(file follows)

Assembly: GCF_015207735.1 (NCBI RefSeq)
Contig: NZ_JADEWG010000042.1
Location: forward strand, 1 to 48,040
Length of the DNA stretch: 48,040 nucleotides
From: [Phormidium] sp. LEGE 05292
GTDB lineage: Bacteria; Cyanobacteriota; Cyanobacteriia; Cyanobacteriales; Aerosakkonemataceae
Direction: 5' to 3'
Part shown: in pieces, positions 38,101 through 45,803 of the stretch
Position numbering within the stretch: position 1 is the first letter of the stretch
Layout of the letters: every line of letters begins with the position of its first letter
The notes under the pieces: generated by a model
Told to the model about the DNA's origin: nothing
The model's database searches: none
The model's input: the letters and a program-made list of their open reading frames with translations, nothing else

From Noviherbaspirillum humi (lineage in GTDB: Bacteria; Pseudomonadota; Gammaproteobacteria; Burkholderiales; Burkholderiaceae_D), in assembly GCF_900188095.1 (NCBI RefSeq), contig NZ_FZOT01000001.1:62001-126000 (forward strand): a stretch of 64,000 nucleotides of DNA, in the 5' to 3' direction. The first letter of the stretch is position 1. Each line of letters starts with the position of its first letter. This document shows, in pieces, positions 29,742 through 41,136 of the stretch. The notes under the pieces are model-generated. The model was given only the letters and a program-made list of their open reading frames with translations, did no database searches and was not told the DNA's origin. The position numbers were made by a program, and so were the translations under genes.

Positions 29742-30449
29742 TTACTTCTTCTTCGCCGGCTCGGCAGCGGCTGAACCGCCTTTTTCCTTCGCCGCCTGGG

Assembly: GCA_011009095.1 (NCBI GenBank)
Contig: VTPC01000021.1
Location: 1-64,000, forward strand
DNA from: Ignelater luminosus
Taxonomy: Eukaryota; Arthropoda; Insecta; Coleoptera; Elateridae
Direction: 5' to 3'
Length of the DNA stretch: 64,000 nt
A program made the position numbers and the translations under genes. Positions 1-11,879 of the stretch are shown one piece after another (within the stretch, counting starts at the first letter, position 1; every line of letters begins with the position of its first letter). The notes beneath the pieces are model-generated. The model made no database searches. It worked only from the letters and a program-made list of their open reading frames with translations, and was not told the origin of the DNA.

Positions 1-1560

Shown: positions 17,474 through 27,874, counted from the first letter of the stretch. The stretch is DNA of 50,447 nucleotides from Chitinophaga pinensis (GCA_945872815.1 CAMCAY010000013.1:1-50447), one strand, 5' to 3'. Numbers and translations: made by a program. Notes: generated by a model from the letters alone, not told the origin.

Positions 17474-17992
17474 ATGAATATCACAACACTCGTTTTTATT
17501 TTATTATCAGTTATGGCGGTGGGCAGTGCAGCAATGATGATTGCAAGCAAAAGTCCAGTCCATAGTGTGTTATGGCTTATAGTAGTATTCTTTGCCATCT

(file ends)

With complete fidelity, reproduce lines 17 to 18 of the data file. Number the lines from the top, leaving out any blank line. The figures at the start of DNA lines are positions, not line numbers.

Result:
29742 TTACTTCTTCTTCGCCGGCTCGGCAGCGGCTGAACCGCCTTTTTCCTTCGCCGCCTGGG

Assembly: GCA_011009095.1 (NCBI GenBank)